Topics/tags: The joy of code, technical, long

The other day, a student asked me to conduct a mock interview with them [1]. So I dug deep into the recesses of my brain and pulled out one of the kinds of interview questions that often serve as part of the traditional write an algorithm at the whiteboard interviews [2]. At this point, I think most of the common questions have been published on the Interweb, but our students are generally responsible in that they try to solve problems, rather than memorize solutions.

In any case, the problem that I chose is one I think of as quad search. It goes as follows.

Your input is a two-dimensional array, A, and a value, v. A has n columns and n rows [3]. Your goal is to determine whether the value appears in the array [4].

The array is arranged as follows: Each value in the array is strictly less than the value to its right and the value below it.

Most students start by putting up an example array to ensure that they understand what’s going on. Here’s one five-by-five array.

1   8   9   23   24
4   9  10   40   42
5  18  19   41   43
11  21  22   50   51
23  24  25   61   62

Can you devise an efficient algorithm for this problem?

Do you have one yet?

There’s a simple O(n*n) solution: Look at every position. If you find the value return true. If not, return false.

There’s a nearly-as-simple O(n*log_n_) solution: Do binary search on each row.

However, as we suggest to our students, you should always ask yourself: Can I do better?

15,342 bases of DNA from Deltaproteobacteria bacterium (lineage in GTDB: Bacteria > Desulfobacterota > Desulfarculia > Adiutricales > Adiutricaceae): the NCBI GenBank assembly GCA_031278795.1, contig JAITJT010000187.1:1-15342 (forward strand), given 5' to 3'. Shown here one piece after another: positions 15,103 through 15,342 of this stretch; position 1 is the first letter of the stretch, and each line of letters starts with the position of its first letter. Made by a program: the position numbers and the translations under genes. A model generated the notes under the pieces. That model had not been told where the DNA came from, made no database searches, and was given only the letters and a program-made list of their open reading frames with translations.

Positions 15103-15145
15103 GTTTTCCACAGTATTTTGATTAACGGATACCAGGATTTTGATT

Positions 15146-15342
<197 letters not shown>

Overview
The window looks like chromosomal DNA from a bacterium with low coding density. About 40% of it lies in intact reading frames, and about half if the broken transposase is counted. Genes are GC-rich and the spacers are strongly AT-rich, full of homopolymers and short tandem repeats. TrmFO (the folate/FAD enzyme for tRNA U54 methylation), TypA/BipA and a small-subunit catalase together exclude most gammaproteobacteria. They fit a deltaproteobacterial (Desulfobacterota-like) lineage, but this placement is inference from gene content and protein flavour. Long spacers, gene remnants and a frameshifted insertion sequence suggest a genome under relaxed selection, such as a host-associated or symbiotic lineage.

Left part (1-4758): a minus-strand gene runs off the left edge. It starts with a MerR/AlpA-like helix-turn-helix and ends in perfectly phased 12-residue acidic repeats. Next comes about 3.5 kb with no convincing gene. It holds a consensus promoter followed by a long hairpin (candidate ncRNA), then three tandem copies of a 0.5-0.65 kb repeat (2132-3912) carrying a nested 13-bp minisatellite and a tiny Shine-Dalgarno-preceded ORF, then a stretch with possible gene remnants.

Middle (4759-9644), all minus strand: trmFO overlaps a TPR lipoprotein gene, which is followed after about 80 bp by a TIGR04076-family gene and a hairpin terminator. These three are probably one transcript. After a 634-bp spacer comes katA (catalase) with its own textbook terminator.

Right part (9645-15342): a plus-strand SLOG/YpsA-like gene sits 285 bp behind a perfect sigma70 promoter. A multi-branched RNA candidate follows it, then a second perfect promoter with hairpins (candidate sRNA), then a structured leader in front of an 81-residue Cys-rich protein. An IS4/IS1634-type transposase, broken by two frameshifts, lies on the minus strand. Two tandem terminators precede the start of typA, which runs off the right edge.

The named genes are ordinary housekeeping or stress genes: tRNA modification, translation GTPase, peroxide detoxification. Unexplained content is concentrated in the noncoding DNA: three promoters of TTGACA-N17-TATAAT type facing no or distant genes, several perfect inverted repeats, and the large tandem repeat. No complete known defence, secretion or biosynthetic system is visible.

The student suggested one possible starting approach: Traverse the diagonal until you either find the value you’re looking for, a value greater than the value you’re looking for, or the end of the array. For example, if we were looking for 22 in the array above, we’d check 1, 9, 19, 50, and then stop.

1   8   9   23   24
4   9  10   40   42
5  18  19   41   43
11  21  22  *50*  51
23  24  25   61   62

We now have a natural dividing point. Everything below and to the right of the too-large value (50, in this case) is larger than the value we’re looking for. (Proof by transitivity.) Everything above and to the left of the prior diagonal value is too small. (Proof by transitivity.) Hence, we can throw away a bunch of values.

X   X   X   23   24
X   X   X   40   42
X   X   X   41   43
11  21  22    X    X
23  24  25    X    X

We then recurse on the two remaining quadrants. Since they aren’t necessarily square, the recursive case is a bit more complex, but it seems doable. And, well, you don’t want to make copies of the two quadrants, so you need a helper that has the start row and the start column.

These non-square areas complicate the analysis of the algorithm. For a square matrix, you know that you are guaranteed to throw away at least half of the matrix. But for a non-square subarray, you can’t make that guarantee. Consider, for example, a 2x10 or 10x2 subarray. So I didn’t ask for a deep analysis and spent the rest of the board interview asking the student to generate pseudocode and to think about troublesome cases.